With additional draws such as vegetable and horse shows, flower expositions and classic farming techniques, the New Jersey State Fair/Sussex County Farm and Horse Show hopes to captivate just about all residents from the surrounding area. It will be staked out at the Sussex County Fairgrounds from Aug. 2 through 11.
Animals of All Sorts
Open from 10 a.m. until 10 p.m. on all of those days except its last, the fair is the largest agricultural festivity of its kind in the state, according to New Jersey State Fair’s Media Coordinator, Kathy Cafasso.
With outdoor and family entertainment areas, there are always major events going on. Plus, also on hand are six barns’ full of animals, including show ones who are judged upon ‘best in breed.’
These animals include alpacas, sheep, pigs, cows, goats, dwarf goats, geese, chickens and more.
Aside from the always-appealing animal collection, the Fair also boasts demolition derbies, horseshoe tournaments, truck and tractor pulls and of course the entertainment of a family-run carnival.
“They’ve been with us for a number of years,” said Cafasso of the carnival segment of the Fair. “It’s not huge, but we’re comfortable with the size. We have rides for all age groups… it is family-run, and they’re easy to work with.”
At the moment, all of the rides are set up, but an exhaustive inspection process conducted by the state is currently being undertaken, with the help of 12 to 15 inspectors.
Aug. 5 has been deemed Green Day, and there will be a large number of green-related displays on hand.
The next day is Children’s Day, and a magician will be present to amuse the young ones, along with acts, groups and other hands-on activities.
Thursday will be Senior Day, and music, dancing and entertainment will be available for all older folks who come out.
Friday, Peters Valley Fine Arts Crafters will be on hand to explain their craft and sell items such as pots, metal works, jewelry, etc.
There’s also a building set up solely for children’s entertainment, which includes pedal tractor pulls, scarecrows, outdoor laundry with scrub boards and old-fashioned farming tactics.
There also will be a vegetable show, flower expo, landscape design contest and of course, fair food.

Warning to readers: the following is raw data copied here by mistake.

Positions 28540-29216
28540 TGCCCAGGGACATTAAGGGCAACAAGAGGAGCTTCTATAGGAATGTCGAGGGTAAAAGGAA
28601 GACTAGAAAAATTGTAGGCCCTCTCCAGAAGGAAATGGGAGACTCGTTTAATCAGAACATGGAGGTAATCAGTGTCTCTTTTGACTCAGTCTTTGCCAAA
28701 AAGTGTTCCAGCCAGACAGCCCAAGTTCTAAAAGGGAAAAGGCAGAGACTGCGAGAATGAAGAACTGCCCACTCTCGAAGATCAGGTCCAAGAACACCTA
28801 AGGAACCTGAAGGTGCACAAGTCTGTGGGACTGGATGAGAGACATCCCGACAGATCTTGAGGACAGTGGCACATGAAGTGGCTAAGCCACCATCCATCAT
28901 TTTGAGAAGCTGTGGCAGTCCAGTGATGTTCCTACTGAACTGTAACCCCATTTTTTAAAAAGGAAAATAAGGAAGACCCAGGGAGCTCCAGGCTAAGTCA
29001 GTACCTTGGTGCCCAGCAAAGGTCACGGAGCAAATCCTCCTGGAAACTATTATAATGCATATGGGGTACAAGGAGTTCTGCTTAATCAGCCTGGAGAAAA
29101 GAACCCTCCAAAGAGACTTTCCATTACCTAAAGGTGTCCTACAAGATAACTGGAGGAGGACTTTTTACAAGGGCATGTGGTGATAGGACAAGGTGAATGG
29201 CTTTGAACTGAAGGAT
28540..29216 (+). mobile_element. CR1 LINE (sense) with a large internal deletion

“And you get 99 percent of all that with admission,” said Cafasso. “But the demo derby and barrel race do require a separate fee.”
Taking in an array of calls from parents year-round, Cafasso said that at the Fair, personnel are notably proud of the agricultural segment of the 10-day festivity.
“There’s so little of this anymore,” she said. “Especially in our county, which is supposed to be an agricultural one. You just don’t see it anymore…a kid next to a sheep, close to animals.”
“Every parent calls in, and (seeing the animals) is there number-one question,” said Cafasso, also noting that children can sit back and watch three horse rings with owners schooling their horses.
“You know, most blacktop carnivals have a couple of animals,” she continued. “But here, (there’s so many) and owners are right next to people ready to provide information.”
Aside from the overall agricultural aura to the events, there’s also an agricultural museum that was donated by a local family. In it are machines such as corn grinders, ice cutters and a farm kitchen set up to resemble what it would have been like during farming’s supremacy. Usually, members of the local historical society are present in the kitchen, displaying and explaining all of the equipment.
Here’s another one to add to the list: vegetable and flower shows! There are all different classes, including those for children, and you don’t have to be a grower per se, to enjoy the events. For example, in the flower category, you can learn how to grow them, and see what others have accomplished, or learn how to charmingly arrange them.
On the contrary of what many may believe, the fair is not funded or sponsored by the state.
According to Cafasso, it’s a privately owned nonprofit, funded solely by sponsors.
The Fair has been in existence since the 1930s, when it would rent grounds to hold the event. In 1976, it arrived at its permanent location, where today it continues to entertain the likes of people young and old, from all walks of life.